It was a fascination with psychology that led me step by step down the garden path to horror. Readers connect so readily with fear, and authors love dissecting it, because it’s such a universal human emotion.
There are folk out there who’ve never known a grain of love, happiness or peace. Yet with the exception of a rare few sporting crumbling patches of darkness where their amygdala ought to be, they are all intimately familiar with shivering in fear.
To be human is to be afraid.
To be afraid is also wonderfully humbling. That job you worked for so hard ceases its relevance. Your achievements, everything you’ve built to tell yourself you’re a good person and you matter, all blown away like dandelion fluff on a cold wind.
This tends to be why throwing mixed status characters together in horror is so gratifying: because what’s then played out has a justice seldom true in life. They all get torn down to the same level. The rich are not any more special or likely to survive than the poor. Cruelty has no more going for it than kindness.
Thus, fear is all about being exposed, flayed You are careering out of control and the worst thing happens every time, and everyone sees it. And the beauty of horror is how it encompasses that fear.
Horror is a safe space. It imposes boundaries and rules on the distressing, screaming chaos. It allows the reader to rehearse surviving the unendurable. Builds resilience.
Paradoxically, by spreading intense paralysing terror horror pulls fear’s toxic fangs. Because the story will always be over. You shut the book, and you are still here. A survivor.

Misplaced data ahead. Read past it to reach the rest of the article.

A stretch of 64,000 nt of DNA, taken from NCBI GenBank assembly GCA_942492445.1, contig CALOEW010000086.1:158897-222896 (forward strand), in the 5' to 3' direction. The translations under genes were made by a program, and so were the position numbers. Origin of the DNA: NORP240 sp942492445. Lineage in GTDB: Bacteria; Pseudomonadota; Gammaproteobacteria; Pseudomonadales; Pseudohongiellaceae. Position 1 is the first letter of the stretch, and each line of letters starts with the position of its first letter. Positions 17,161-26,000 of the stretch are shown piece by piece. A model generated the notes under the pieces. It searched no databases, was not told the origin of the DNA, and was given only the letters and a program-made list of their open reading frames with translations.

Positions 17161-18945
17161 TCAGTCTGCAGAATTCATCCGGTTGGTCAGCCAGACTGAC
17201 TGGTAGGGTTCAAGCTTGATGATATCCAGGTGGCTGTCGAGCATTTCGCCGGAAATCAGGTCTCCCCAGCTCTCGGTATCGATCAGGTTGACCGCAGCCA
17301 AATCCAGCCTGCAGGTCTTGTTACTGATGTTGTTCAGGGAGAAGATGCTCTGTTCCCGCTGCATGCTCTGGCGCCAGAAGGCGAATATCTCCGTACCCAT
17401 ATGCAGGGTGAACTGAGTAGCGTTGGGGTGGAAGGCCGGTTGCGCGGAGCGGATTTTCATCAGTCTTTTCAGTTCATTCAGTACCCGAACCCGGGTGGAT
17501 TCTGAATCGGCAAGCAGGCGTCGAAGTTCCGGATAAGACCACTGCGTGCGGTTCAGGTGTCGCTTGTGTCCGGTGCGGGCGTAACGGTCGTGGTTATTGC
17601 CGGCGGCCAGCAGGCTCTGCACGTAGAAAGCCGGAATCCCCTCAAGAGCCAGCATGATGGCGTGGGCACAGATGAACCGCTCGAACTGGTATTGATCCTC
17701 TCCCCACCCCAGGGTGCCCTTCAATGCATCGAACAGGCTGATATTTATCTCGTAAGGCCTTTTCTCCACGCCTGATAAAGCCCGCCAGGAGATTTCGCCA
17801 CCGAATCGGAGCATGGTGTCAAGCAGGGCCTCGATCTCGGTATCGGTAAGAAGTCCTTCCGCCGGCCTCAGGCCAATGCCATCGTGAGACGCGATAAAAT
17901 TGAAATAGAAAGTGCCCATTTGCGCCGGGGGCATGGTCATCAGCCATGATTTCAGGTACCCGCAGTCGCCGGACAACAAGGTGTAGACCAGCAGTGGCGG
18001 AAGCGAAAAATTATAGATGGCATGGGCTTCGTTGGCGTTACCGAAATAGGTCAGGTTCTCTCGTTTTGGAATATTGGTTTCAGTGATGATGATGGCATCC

Flora & Jim
The world is frozen. The animals ascendant. And, locked in desperate pursuit of “the other father” across a grim icy apocalypse, Jim will do anything to keep his daughter alive.
Enjoy a sneak peek from Chapter 1: Pursuit
I came upon the unlucky fellow lying in the middle of an intersection with a broken back. Looked for all the world as though he’d been thrown there in a motorcycle accident. Never mind that there was no traffic, no vehicles. Both vanished artefacts of old Aunt Amelia’s childhood.
I scratched my scalp through my balaclava and stared at the puzzle of the time travelling motorcyclist. First from a distance. Then up close.
As I circled and chewed my lip I was nothing but an impertinent disruption to a man’s sacred final hours. He wouldn’t talk to me. I wouldn’t either, were I in his position. His visor was half up and he stared at the clouds with glazed eyes, trying to go away, in the only manner left him. Wearing silence that would carry him off.
It only occurred sometime later that he must have been all armoured up to confront some animal. Superstitious chills. Thank heaven nosy impetuous me never ran afoul of it.
Took me a while, but I yelped in triumph when I finally deducted he’d plummeted from a building. Helmet flinched a bit at the noise. Pleased with my sleuthing and curious enough to make the effort, I laboured up fourteen flights and found the broken window.
At this height the wind roared, sucking from outside, wouldn’t mind a taste of me for afters. Keeping a determined hold on the frame I peered down, confirming trajectories. But for the life of me I couldn’t work out what anyone would have been up here for.